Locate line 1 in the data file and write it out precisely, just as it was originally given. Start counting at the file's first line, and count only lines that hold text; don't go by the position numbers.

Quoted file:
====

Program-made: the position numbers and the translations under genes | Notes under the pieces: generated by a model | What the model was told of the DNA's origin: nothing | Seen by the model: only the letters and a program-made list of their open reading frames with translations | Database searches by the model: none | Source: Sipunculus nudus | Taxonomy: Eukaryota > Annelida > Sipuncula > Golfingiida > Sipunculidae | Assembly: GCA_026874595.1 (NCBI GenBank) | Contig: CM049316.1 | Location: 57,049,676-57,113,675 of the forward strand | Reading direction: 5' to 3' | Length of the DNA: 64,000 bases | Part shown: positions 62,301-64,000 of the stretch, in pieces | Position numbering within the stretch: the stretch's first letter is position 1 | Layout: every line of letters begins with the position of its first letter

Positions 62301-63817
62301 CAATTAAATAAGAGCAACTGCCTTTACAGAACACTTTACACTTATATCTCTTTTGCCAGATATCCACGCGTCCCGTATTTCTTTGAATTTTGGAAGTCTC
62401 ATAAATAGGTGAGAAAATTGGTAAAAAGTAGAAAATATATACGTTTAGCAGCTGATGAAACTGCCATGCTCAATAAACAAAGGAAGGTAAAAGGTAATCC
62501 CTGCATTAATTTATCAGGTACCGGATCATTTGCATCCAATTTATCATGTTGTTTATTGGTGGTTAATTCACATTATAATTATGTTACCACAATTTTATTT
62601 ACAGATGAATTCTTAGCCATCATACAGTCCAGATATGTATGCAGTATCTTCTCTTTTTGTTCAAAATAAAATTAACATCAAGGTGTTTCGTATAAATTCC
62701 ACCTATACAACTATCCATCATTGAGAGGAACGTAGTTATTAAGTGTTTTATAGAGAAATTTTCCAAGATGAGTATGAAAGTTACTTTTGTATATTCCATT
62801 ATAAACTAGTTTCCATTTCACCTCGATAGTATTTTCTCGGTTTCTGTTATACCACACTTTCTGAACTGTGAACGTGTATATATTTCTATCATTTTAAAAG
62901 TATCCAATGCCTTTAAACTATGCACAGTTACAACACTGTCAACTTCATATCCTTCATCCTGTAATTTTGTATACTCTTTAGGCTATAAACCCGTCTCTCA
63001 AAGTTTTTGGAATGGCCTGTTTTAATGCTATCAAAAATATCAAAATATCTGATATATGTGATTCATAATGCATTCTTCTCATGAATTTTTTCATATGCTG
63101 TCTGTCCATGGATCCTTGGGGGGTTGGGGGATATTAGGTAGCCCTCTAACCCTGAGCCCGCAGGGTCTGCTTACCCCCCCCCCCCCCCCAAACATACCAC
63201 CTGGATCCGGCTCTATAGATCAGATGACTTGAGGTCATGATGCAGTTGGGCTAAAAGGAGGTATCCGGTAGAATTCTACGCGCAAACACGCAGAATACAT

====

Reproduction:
Program-made: the position numbers and the translations under genes | Notes under the pieces: generated by a model | What the model was told of the DNA's origin: nothing | Seen by the model: only the letters and a program-made list of their open reading frames with translations | Database searches by the model: none | Source: Sipunculus nudus | Taxonomy: Eukaryota > Annelida > Sipuncula > Golfingiida > Sipunculidae | Assembly: GCA_026874595.1 (NCBI GenBank) | Contig: CM049316.1 | Location: 57,049,676-57,113,675 of the forward strand | Reading direction: 5' to 3' | Length of the DNA: 64,000 bases | Part shown: positions 62,301-64,000 of the stretch, in pieces | Position numbering within the stretch: the stretch's first letter is position 1 | Layout: every line of letters begins with the position of its first letter